Solutions for People, Animals and Environment
   WellBeing News: Volume 1, Issue2                                                                                        February 2019
WellBeing International’s vision is focused on promoting the well-being of People, Animals, and the Environment (PAE Triad) and achieving optimal outcomes for all. The challenges involved in developing an appropriate measure of well-being for all three elements in the PAE Triad cannot be overstated and our goal to develop a working understanding of well-being will not be simple. The definitions/conceptual elements of well-being are different for humans (multiple measures have been developed this century), animals (animal welfare has mostly focused on ensuring the absence of harms and suffering), and the environment (well-being is not a term commonly associated with environmental advocacy – instead people speak of biodiversity, sustainability, and health). By collaborating and working with our partners and other stakeholders around the globe, we are confident a practical, relatively simple concept of well-being can be developed. Furthermore, this concept will lead to solutions to meet our goals for each part of the PAE Triad - people, animals, and the environment.


As the global production of plastic items explodes, plastic debris and waste is accumulating across the planet’s oceans. A 20-fold increase in plastic production occurred between 1964 and 2014, and the rate of production continues to increase (see figure: 407 million tonnes in 2015, 302 million tonnes of which ended up in the waste stream in 2015). Between them, China (60mt), the USA (38mt), Germany (14.5 mt), and Brazil (12 mt) account for 40% of this waste. An excellent update on this topic is provided by a new website – Our World in Data – produced by academics at Oxford University.  


The chacma baboon (Papio ursinus) is one of the largest of all monkeys and is a relatively common sight in the Cape Province in South Africa. In fact, the 500 or so baboons living on the mountain slopes of the Cape Peninsula (Cape Town, South Africa) are now the focus of serious human-wildlife conflict concerns. The baboons have learned that food and people are closely linked. Individual baboons have learned to open car doors parked in the Cape Point Nature Reserve and baboon troops now get into houses and raid refrigerators in Cape Town and its suburbs. However, the human-baboon conflict is widespread in South Africa and the following is a description of how the Greyton community is resolving this conflict.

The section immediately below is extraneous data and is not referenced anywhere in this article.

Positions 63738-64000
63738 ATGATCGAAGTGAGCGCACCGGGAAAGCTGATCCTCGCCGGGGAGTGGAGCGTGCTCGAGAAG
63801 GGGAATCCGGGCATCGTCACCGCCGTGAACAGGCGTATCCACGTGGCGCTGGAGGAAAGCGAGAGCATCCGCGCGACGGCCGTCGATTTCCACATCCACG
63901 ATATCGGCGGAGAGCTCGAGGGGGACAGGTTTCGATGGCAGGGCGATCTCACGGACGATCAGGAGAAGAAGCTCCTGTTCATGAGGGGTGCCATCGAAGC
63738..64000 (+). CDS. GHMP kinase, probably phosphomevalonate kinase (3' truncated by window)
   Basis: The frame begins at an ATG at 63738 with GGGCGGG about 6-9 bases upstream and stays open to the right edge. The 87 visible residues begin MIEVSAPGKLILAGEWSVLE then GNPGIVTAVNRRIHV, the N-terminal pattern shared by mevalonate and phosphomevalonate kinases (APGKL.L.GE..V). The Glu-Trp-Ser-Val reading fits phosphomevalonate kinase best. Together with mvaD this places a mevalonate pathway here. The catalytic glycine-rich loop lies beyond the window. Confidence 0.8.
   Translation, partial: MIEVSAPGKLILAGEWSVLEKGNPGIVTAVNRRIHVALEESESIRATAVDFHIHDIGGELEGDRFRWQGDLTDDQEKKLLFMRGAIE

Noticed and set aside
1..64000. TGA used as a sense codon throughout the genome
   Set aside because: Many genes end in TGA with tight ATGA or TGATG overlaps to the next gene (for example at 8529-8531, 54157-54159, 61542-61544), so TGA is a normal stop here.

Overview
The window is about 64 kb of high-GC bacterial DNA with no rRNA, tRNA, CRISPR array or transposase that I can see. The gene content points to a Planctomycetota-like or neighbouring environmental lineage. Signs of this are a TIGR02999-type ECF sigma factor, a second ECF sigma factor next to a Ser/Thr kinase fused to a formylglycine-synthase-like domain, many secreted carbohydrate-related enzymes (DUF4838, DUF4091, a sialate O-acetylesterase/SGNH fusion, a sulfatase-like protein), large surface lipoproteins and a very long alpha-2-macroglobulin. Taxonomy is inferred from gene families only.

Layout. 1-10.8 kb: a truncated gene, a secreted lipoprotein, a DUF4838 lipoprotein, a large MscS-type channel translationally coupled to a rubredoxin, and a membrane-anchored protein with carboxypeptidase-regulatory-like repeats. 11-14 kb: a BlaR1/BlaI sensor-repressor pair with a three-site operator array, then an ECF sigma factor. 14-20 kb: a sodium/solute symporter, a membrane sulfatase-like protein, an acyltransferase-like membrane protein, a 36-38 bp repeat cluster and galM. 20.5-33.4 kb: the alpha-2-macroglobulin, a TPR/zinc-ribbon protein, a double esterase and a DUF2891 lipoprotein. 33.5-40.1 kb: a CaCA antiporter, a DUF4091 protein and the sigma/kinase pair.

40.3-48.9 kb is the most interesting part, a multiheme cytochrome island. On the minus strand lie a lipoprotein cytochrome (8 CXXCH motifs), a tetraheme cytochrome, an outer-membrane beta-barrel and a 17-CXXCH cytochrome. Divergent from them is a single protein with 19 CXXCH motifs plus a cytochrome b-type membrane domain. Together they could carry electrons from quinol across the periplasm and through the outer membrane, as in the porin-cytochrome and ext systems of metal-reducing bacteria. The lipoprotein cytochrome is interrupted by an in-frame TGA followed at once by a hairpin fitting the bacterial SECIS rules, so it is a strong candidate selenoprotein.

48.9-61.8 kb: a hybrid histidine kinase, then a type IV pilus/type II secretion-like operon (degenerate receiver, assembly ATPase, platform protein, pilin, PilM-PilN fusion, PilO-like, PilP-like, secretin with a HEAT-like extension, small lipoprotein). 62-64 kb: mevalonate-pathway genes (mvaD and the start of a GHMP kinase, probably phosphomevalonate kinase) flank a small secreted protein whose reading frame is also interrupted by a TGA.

Book Review, Aristotle’s Way: How ancient Wisdom Can Change Your Life, By Edith Hall.

Bernard E. Rollin, University Distinguished Professor, Colorado State University, Fort Collins, Colorado. It is easy to believe that what we imprecisely call “human nature” has not greatly changed since the time of Aristotle. When we combine this fact with his commonsense approach, it is easy to see how and why Dr. Hall chose this project. The most impressive part of her book is the degree to which she makes Aristotelian ideas come alive for today’s citizens.  
Well-being of Wildlife and the Environment

Our latest blog is authored by Dr. John Hadidian (one of WBI’s Global Ambassadors) and his colleague, philosopher Dr. William Lynn of Clark University in Massachusetts. The blog is structured around the relatively new concept of Compassionate Conservation and discusses how it arose, what it is, and how it connects to ideas about the well-being of animals and the environment. Compassionate conservation is the
most recent attempt to try to reconcile the competing visions of nineteenth century pioneers of environmental protection – Gifford Pinchot (protect nature FOR humans – traditional conservation) and John Muir (protect nature FROM humans - preservation). Aldo Leopold tried to develop a synthesis, but his ideas now underpin the North American Wildlife Conservation Model, which mainly involves protecting wildlife for human purposes. The blog is heavy-going but we make no apologies for expecting our readers to work a little to grasp the core elements of what is a challenging concept – namely, well-being.  
March 20-22, 2019
Oxford University, Worcester College, WildCRU Conservation Geopolitics Forum , a ground-breaking conference on global trends and wildlife. 
October 14-16, 2019 
University of Sydney, One Welfare Conference II – A follow-up to the first International One Welfare Conference, held in Winnipeg Manitoba in 2016.
Signup WBI News
   If you wish to continue receiving this newsletter, please Sign Up. We very much welcome your interest and support for WBI.
WellBeing International, 9812 Falls Road #114-288, Potomac, MD 20854 [email protected]
Copyright © 2019 WellBeing International, All rights reserved.

Our mailing address is:
[email protected]